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sean mcdaniel

just to keep you fired up...the city of san francisco is considering banning smoking on city beaches...and chicago is talking about banning trans-fats...

LT

I'm not neccessarily for or against the ban, but as an ex-Pittsburgher who now lives in Suffolk County NY (land of no smoking in bars/restaurants) I hate going to bars when I'm back in the burgh.

You come home smelling like smoke. It's funny, I barely even noticed when I lived in Pittsburgh...but now that I've moved and come back, you definitely notice and it is so much nicer without the smoke.

Heck, most of my friends are smokers here...and they prefer it too. They don't mind going outside to smoke and then come back in. No one here complains.

Sam M

LT,

Thing is, I am right with you all the way. Almost.

See, I don't smoke. I quit quite some time ago. So did my wife. Except she will light one up when she's out. Drives me nuts. Not because I am one of those annoying reformed smokers who can't stop lecturing people. It's because I want one, too. So it's easier for me to be at places where the wife can't indulge.

It;s a good thing for me there are mnore than 170 places in Pittsburgh that are already smoke-free. I can go to those ones. Or go to a place that allows smoking and suffer.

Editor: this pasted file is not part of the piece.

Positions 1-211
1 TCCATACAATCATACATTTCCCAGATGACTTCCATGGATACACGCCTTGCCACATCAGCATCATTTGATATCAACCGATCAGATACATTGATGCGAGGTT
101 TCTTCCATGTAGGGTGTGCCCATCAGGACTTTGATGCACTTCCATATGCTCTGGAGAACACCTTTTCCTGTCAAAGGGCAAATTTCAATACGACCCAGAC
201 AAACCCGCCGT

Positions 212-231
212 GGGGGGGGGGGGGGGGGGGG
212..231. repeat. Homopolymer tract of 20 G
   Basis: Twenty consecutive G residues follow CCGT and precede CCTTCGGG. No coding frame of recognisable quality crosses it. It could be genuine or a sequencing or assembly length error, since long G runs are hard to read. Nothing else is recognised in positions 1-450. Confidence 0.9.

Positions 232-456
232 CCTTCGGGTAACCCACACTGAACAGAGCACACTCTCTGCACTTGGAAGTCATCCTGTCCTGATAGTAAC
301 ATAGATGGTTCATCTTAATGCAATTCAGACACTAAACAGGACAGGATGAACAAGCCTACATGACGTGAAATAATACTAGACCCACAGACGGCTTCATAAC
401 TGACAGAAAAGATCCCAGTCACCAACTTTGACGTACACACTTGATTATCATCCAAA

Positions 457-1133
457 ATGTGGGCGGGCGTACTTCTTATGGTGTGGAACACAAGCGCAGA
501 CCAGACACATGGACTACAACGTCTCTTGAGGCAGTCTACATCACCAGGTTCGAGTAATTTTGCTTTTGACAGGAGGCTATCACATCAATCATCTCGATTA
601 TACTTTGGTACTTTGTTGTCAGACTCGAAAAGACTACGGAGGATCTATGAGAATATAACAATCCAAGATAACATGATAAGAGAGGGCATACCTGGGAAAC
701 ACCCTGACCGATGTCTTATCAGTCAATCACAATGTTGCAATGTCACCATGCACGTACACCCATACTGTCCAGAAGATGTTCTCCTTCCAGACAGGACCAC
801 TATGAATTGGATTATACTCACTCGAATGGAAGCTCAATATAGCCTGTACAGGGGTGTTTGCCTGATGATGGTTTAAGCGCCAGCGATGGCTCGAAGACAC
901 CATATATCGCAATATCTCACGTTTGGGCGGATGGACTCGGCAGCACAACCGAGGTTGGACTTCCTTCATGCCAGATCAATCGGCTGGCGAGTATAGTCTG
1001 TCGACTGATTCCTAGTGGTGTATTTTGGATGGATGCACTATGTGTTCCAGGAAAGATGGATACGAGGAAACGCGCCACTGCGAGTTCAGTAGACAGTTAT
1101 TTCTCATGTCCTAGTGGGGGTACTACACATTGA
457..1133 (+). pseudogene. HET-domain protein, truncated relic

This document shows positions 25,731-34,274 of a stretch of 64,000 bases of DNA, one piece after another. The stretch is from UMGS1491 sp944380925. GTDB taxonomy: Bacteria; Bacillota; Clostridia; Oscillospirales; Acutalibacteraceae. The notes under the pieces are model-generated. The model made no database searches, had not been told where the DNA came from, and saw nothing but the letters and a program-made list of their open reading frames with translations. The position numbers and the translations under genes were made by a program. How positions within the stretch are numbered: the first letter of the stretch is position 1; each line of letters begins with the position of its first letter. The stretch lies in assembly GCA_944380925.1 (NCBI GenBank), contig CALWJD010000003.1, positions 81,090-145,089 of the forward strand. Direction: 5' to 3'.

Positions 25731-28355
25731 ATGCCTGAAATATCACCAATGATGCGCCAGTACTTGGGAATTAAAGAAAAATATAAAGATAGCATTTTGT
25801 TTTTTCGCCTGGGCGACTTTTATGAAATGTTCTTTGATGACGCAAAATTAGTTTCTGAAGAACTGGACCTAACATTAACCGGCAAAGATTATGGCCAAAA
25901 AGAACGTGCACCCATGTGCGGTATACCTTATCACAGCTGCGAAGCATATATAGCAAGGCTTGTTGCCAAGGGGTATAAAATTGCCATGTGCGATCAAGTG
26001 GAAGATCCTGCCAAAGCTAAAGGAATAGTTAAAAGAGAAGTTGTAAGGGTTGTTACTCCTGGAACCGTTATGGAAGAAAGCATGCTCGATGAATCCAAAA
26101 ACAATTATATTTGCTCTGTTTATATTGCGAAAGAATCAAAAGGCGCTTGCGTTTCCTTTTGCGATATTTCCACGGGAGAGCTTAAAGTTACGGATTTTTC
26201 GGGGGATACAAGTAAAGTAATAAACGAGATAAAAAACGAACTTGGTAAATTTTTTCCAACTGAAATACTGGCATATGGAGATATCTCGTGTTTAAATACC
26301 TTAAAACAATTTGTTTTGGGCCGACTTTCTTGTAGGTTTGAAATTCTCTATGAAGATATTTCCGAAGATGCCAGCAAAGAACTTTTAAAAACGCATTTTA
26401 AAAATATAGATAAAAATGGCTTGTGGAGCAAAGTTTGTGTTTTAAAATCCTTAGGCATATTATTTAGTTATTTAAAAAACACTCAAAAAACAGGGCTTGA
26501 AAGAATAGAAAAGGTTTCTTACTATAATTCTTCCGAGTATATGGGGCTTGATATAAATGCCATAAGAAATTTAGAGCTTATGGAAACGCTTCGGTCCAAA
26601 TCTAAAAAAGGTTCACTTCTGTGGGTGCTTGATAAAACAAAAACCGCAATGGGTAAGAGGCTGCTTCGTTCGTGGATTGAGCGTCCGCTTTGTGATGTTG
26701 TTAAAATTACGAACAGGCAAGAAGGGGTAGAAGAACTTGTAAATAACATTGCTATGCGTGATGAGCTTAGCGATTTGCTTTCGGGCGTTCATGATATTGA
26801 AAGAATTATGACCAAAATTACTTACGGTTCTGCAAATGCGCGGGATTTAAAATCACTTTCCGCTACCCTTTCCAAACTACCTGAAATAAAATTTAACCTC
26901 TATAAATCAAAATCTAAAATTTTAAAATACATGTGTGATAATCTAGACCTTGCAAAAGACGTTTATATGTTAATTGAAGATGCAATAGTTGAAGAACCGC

My call.

I just don;t see how I have any right to dictate my wishes to bar owners and patrons who have a different idea of the good life. Or the bad life. Whichever one they want to lead. None of my business.

To be clear, I am not one of those guys who predicts that a ban will kill bars. Or one of those guys who insist second-hand smoke is harmless.

Instead, I argue that it's the bar owner's bar. People can choose to eat, drink or work there if tghey want. And if enough people like you and I start preferring nonsmoking environments, more and more owners will make the switch. Not out of concerns about public health, but an eye for the bottom line.

It;s a fight we will eventually win in most places. And are winning. I just see no place for dictating the terms or insisting that EVERY SINGLE BAR in the state maintains an environment I prefer--any more than I expect them to offer the food I like.

For instance, I prefer Vietnamese to Chinese cuisine. Not so heavy. Probably better for you. I suppose one could make a public health case for forcing the switch. And I think once people tasted Vietnamese, they would agree with me. They would not complain. But that's a pretty dangerous standard for judging the acceptibility of a given proposal.

Long and short: There are a lot of nonsmoking bars already. If I want more I can open one. Or pressure my favorite places to switch. Some of those places won't switch. And if it bothers me that much I should stop going.

Seems like a pretty simple solution.

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